Life of Expressions

The 10 Most Useful French Expressions For Everyday Life
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Easy peasy This expression is used for anything that is very easy and comes naturally.

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To be in the galley Meaning: To get yourself into a mess The meaning of this expression is close to the previous one, but this time its origin is very clear. Mettre les points sur les i Literally: To put the dots on the I Meaning: To make things clear 5. To whom better better Meaning: To outdo someone This pretty confusing sentence is the short form of this no less confusing sentence: Neither did we… 6. Well, now you do. Pisser dans un violon Literally: To piss in a violin Meaning: To waste your efforts What could more frustrating than putting your heart and soul into winning the affections of the object of your desire, only to go completely unnoticed?

Everyone sees noon at his door. Au petit bonheur la chance.

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These are the expressions you'll need to use. Saying somebody is wrong. From the television series Lost: To whom better better Meaning: All lessons here are Public Domain. Saying things are good.

To little happiness luck. Dynamic lists All articles with unsourced statements Articles with unsourced statements from October Articles with unsourced statements from August Views Read Edit View history. This page was last edited on 30 August , at By using this site, you agree to the Terms of Use and Privacy Policy. Used by talk radio host Rush Limbaugh on his program , generally when a dictator or an avowed enemy of the United States has died. Beyond the grave [1]. Beyond the veil [2]. Originally used to refer to the 'veil' that hides the innermost sanctuary of the Temple in Jerusalem.

Sometimes refers to just a mysterious place.

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Bite the dust [2]. Bite the big one [2]. Breathe one's last [1]. Bought the farm [2].

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Derived from the older phrase "kick the bucket"; popularized by the film The Bucket List. Cash in one's chips [2]. Say 'Candyman' 5 times while looking in a mirror, and the Candyman appears and kills you with his hooked right hand. Crosses the rivers Styx and Acheron which divide the world of the living from the world of the dead.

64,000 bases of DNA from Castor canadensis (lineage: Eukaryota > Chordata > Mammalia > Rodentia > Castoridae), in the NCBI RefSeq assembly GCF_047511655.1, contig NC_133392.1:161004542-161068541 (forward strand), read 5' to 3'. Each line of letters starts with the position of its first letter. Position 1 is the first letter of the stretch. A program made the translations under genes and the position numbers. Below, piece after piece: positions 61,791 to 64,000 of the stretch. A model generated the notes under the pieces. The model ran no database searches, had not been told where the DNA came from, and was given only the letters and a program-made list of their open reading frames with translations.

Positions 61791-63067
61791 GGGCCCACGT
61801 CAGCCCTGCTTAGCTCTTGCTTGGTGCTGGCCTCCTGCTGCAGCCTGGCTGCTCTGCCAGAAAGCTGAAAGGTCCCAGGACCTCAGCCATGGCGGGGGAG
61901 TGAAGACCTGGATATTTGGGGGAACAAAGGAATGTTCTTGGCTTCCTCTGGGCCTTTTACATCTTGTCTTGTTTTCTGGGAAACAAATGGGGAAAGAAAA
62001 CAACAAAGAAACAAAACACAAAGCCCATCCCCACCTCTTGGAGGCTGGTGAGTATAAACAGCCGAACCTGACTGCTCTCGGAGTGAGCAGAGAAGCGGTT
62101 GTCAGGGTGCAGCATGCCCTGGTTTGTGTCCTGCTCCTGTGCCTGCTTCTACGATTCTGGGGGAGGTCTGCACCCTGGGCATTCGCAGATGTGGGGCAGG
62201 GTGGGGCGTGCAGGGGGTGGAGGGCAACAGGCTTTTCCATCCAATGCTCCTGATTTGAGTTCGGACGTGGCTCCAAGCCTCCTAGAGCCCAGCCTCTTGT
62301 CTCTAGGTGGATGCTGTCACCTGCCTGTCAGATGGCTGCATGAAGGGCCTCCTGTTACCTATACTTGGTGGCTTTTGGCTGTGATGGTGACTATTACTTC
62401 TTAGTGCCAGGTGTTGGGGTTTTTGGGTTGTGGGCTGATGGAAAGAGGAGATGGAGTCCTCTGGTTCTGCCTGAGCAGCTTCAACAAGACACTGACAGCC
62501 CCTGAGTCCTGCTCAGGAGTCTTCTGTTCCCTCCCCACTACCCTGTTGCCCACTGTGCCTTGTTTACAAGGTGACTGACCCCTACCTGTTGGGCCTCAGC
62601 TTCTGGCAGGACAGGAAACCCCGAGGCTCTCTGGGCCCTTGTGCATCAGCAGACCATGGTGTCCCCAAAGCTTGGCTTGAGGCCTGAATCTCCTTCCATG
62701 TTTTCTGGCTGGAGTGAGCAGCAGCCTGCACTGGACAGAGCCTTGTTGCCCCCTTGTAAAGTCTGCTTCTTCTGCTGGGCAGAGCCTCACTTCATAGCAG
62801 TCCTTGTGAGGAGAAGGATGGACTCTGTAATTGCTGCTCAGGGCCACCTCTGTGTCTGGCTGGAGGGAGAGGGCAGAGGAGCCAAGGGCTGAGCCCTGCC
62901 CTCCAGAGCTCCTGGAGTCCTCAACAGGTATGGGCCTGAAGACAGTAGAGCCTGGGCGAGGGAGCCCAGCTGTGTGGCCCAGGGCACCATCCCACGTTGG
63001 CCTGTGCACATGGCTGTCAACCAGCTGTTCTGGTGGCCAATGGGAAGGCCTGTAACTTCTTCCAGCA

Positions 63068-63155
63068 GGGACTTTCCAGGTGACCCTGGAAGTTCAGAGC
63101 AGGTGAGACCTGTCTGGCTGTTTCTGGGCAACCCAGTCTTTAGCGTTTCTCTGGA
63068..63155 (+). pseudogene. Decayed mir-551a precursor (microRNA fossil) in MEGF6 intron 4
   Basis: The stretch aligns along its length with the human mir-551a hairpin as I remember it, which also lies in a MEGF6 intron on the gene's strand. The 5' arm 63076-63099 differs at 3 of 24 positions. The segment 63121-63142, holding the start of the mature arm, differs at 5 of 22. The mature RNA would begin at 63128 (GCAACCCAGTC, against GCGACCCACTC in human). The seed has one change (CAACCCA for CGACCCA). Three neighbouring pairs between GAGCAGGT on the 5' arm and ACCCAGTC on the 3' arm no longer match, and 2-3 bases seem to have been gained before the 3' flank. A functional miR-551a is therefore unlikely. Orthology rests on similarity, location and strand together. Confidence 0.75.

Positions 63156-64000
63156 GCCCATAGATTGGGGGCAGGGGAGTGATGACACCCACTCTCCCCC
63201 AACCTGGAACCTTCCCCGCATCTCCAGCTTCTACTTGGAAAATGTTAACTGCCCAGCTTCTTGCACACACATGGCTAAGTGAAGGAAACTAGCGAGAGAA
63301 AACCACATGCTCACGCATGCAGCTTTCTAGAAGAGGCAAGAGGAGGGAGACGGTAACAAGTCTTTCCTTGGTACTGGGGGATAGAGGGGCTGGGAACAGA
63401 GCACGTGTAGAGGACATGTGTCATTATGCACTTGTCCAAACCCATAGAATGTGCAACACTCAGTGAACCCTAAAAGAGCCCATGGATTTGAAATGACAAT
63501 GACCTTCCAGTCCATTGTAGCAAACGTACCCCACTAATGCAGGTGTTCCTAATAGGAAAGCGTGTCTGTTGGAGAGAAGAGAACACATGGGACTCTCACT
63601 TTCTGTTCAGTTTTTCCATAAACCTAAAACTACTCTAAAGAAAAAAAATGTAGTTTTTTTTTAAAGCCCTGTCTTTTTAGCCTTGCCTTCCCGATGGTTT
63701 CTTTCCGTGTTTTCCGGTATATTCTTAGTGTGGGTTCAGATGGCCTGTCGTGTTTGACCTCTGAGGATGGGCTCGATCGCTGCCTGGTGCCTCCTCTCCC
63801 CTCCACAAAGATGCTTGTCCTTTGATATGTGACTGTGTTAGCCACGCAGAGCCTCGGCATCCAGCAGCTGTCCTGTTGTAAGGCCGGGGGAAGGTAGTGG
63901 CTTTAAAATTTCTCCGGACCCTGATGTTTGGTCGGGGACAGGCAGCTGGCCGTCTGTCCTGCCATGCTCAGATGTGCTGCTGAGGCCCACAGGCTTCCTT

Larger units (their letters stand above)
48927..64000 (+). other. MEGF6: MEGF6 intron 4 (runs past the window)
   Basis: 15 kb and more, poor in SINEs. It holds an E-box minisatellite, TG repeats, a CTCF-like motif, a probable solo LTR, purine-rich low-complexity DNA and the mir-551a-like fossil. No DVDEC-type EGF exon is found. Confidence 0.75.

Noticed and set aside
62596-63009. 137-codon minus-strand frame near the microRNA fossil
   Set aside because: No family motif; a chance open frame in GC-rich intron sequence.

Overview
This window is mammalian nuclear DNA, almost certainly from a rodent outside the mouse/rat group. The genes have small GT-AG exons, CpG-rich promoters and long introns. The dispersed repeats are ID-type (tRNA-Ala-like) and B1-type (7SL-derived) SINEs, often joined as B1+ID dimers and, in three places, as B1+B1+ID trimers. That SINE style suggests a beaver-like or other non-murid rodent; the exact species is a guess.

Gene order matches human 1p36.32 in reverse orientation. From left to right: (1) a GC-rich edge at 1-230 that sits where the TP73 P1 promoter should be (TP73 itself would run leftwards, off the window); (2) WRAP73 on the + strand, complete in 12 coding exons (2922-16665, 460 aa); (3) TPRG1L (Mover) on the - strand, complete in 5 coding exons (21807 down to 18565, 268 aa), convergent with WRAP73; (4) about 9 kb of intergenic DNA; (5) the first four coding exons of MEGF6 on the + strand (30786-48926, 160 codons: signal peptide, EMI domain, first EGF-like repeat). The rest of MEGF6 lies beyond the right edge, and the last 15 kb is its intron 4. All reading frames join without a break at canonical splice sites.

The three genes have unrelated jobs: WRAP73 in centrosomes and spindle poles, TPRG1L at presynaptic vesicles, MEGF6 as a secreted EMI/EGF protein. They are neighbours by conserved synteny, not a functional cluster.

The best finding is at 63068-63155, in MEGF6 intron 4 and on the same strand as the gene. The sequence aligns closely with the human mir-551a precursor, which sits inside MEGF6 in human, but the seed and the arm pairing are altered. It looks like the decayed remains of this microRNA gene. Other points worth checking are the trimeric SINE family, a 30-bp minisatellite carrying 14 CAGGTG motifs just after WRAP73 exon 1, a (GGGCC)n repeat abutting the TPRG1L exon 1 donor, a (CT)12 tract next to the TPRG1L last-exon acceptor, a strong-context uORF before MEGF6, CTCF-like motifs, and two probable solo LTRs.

Come to a sticky end [1]. Also 'to meet a sticky end'. Dead as a dodo [2].

1. C’est simple comme bonjour !

The ' dodo ', flightless bird from the island of Mauritius hunted to extinction. Dead as a doornail [1]. Charles Dickens used this phrase at the beginning of A Christmas Carol. A much-favoured method of execution used around the world. Notable examples include the French Revolution via guillotine, and the Tudor times using an axe. Also connotes dying in combat. Dropping like flies [7]. Used by new-age spiritually-minded people instead of the term, "died," suggesting that, while the person's body died, his or her spirit lives on.

Exclaimed by Daleks from Doctor Who when ordered to kill. Fall off one's perch [8]. Food for worms [2]. Give up the ghost [2]. Gone to a better place [9]. Go over the Big Ridge [10]. Also means 'to fail' or 'to go bankrupt'. Go to Davy Jones's locker [2]. To drown or otherwise die at sea.

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Peregrine Pickle describes Davy Jones as 'the fiend that presides over all the evil sprits of the deep'. A place in the afterlife paralleling the deceased's life, such as "Big ranch in the sky". Go home in a box [12].

2. On n’est pas sorti de l’auberge !

Slang , euphemistic [5]. Go to, or head for, the last roundup [10]. Go to one's reward [2]. Go to one's watery grave [1]. Go to a Texas cakewalk [10]. Go the way of all flesh [2]. The Grim Reaper [2]. A skeleton with a scythe , often in a cloak. Hand in one's dinner pail [2]. Have one foot in the grave [2]. Hop on the last rattler [5].

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Hop the twig [2]. Also 'to hop the stick'. Pagan belief that to jump a stick on the ground leads to the Afterworld. In Abraham's bosom [2]. From the Holy Bible , Luke Join the choir invisible [13]. Join the great majority [2]. First used by Edward Young , but the phrase 'the majority' is extremely old. Kick the bucket [2].